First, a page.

The conflict is depleting the vast financial resources that the belligerents have accumulated over decades, weakening their ability to continue funding their war efforts. The resulting balance of weakness could well force the belligerents to the negotiating table. However, the longer the conflict lasts, the more likely regional powers, such as the UAE’s backing of the RSF and Egypt’s suspected air support for the SAF, are likely to increase their support to their domestic client, compensating for the depletion of their resources. The two parties would only agree to cede to civilians the control of the post-war political dispensation under maximum and coordinated coercive economic measures targeting the wealth they accumulated during the three decades of kleptocratic rule of deposed President Omer al-Bashir. Similar maximum pressures should be applied to regional powers already engaged in supporting their favorite side in Sudan’s destructive war.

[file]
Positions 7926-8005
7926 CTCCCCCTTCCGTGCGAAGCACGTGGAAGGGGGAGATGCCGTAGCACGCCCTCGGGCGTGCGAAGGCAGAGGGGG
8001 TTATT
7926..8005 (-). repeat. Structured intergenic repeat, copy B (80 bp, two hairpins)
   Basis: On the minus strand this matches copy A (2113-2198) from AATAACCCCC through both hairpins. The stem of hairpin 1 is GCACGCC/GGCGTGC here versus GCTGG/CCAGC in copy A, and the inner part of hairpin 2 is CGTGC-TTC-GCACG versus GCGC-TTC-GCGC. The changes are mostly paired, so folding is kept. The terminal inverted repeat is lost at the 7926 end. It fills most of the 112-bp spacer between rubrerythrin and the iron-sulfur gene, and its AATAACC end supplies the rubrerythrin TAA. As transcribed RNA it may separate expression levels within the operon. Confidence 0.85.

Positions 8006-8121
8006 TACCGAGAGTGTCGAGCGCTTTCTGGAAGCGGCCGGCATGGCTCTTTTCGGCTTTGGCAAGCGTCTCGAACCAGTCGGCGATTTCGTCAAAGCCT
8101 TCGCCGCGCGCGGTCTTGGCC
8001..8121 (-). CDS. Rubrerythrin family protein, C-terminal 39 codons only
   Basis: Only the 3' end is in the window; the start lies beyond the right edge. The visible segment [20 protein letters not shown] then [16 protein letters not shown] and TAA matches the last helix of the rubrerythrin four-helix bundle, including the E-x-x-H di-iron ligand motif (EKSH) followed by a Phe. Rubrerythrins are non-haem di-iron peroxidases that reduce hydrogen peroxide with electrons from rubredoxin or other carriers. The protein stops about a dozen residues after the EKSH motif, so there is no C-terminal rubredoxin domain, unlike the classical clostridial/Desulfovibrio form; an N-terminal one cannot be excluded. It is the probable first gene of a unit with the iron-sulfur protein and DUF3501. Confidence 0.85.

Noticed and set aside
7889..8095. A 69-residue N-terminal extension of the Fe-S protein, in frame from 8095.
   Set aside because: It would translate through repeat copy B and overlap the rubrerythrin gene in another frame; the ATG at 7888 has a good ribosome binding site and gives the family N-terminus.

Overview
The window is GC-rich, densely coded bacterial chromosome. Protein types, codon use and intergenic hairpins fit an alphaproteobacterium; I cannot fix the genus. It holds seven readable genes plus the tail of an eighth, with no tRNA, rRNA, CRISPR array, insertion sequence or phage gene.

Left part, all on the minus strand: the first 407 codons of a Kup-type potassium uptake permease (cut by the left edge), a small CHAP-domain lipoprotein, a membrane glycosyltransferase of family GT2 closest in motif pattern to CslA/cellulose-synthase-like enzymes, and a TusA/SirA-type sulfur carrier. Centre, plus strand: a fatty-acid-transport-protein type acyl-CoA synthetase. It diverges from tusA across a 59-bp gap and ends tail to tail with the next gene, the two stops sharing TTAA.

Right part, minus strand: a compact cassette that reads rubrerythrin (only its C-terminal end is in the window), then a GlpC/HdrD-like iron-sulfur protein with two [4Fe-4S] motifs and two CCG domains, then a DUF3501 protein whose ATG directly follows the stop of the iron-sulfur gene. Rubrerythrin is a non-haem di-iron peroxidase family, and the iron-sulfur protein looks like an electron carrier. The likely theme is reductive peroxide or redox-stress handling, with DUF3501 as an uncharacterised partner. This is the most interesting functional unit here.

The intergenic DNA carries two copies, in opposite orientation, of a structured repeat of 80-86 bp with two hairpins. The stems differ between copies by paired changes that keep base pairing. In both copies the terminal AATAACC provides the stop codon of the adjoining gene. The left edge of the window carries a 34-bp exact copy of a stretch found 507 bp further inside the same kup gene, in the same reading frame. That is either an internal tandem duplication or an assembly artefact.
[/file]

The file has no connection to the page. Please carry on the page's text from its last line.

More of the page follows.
Left to its own devices, Sudan’s raging war is on track to lead to total state failure and the permanent uprooting of an entire society whose aspirations for democracy were cut short by the ruthless military actors now engaged in a fight for the finish for one side to assert it control over the country’s future. Both the RSF and the SAF have demonstrated that they are unfit to be in that role. Rather, the international community should actively support the peaceful struggle for democracy and a state of justice and rule of law that civic forces are leading and ensure that it is allowed to prevail.
Dr. Suliman Baldo is an expert in justice, human rights and conflict resolution in Africa and served as the Africa head of International Crisis group, the International Center for Transitional Justice, and has also held human rights and mediation posts in the United Nations. He has provided expert advice on human rights in Mali and Darfur and currently leads the Sudan Transparency and Policy Tracker.